In a shocking new plot twist in the health care reform saga, it turns out the Senate Finance Committee bill will actually make health insurance MORE expensive for the average family. Who saw that one coming? Oh right, everyone.

From the Heritage Foundation’s Foundry blog:

A major new report confirms the worst fears of many: Health care reform will raise the costs for most Americans-by about 18% on average. That is on top of existing inflation of health coverage.

Once the plan is fully phased-in (by 2019), a typical family of four would pay an extra $4,000 each year.

When combined with existing inflation, costs would rise from today’s $12,300 annual average to $25,900. Of that 111% increase, $9,600 is due to existing factors uncorrected by the legislation, and $4,000 due to additional costs created by the legislation.

For single persons, the differential is projected at $1,500 a year. Premiums would rise from today’s $4,600 a year to $9,600 overall.

Prepared by Price Waterhouse Coopers (PWC), the new analysis was requested by AHIP-America’s Health Insurance Plans. It focuses on the leading plan pending in Congress, sponsored by Sen. Max Baucus (D, MT), which is scheduled for a Senate Finance Committee vote on Tuesday. The PWC report can be read here.

But why is the insurance industry turning on a bill that they originally endorsed? What changed?

As it turns out, they’re not happy with the marked-up version. AHIP wants stronger penalties for not complying with the individual mandate, because they’re concerned that young, healthy people who don’t want to subsidize the health care of their older, sicker neighbors will just pay the penalty and still refuse to sign up – leaving only the sick and the elderly in the pool, who need expensive care.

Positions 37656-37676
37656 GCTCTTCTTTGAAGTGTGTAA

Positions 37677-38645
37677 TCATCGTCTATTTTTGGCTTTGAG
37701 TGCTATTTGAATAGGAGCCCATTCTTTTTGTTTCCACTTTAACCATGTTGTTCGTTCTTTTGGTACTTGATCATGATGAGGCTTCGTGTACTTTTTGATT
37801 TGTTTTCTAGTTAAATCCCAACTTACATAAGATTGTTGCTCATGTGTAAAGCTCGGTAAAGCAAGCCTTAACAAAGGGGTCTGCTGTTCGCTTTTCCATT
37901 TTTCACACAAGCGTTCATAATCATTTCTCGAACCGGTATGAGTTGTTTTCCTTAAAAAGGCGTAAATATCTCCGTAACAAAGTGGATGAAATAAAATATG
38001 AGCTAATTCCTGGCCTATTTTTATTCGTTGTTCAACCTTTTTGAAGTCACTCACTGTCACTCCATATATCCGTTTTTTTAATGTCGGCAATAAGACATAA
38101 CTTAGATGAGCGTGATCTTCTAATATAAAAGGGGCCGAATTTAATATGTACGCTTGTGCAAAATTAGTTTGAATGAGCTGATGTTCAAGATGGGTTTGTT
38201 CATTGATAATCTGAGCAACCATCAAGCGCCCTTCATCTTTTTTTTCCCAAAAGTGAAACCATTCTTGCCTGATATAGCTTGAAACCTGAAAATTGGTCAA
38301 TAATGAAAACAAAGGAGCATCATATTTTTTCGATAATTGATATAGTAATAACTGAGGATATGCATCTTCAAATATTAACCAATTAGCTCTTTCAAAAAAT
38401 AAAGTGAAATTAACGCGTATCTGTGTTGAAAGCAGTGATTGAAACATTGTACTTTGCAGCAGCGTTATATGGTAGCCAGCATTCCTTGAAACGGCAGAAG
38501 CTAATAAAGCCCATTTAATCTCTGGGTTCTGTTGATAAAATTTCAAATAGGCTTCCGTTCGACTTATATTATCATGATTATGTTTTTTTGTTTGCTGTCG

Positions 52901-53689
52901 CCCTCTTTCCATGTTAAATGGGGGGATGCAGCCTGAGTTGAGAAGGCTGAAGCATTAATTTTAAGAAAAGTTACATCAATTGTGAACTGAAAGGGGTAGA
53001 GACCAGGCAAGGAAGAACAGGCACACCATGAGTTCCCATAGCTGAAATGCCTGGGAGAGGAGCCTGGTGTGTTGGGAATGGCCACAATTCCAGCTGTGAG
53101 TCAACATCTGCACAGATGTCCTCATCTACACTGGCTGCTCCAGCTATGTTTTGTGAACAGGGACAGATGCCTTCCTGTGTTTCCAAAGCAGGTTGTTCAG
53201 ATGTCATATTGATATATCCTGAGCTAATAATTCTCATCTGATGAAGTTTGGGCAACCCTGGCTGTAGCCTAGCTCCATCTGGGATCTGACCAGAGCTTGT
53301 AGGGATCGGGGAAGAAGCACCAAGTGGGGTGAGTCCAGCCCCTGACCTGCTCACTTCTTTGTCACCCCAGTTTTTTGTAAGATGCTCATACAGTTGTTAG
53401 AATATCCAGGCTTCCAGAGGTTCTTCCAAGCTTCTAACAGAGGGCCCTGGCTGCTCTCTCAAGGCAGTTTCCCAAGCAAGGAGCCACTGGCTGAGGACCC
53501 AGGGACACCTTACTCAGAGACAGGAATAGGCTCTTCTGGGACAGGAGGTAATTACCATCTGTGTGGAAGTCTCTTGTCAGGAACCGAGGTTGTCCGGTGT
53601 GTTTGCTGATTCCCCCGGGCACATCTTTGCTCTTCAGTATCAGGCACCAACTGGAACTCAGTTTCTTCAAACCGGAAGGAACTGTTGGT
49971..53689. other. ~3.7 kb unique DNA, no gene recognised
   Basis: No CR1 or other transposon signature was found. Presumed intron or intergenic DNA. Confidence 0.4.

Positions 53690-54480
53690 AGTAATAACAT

If penalties are stiffer, these selfish young healthy people will just give up and sign up for grossly overpriced health insurance – and then companies end up with millions of new customers. Jackpot!

Reports Susan Ferrechio at the Washington Examiner:

The report blames a “weak coverage requirement” that might encourage younger and healthier individuals to opt to pay a new federal fine for not carrying insurance rather than paying for a more-expensive policy. …

“The health insurance industry made a calculation much earlier in the year that they would basically accept just about any regulation and requirement just as long as they had a guarantee of a captive customer base, which would mean a very strongly enforced individual mandate,” said Thomas Miller, a health care expert with the American Enterprise Institute and a former senior health economist for the Joint Economic Committee.

Unfortunately, higher fines will make constituents upset… which in turn, make legislators squirmy. Imposing higher penalties (which were originally in the Baucus bill and amended down) would necessitate additional subsidies to appease the low and lower-middle class individuals who will be hardest hit – a move that would drive the bill above its “bargain” price of $829 billion.

That’s the other thing that everyone predicted… that a giant government program, initially forecasted at one price, would end up costing way, way more than promised.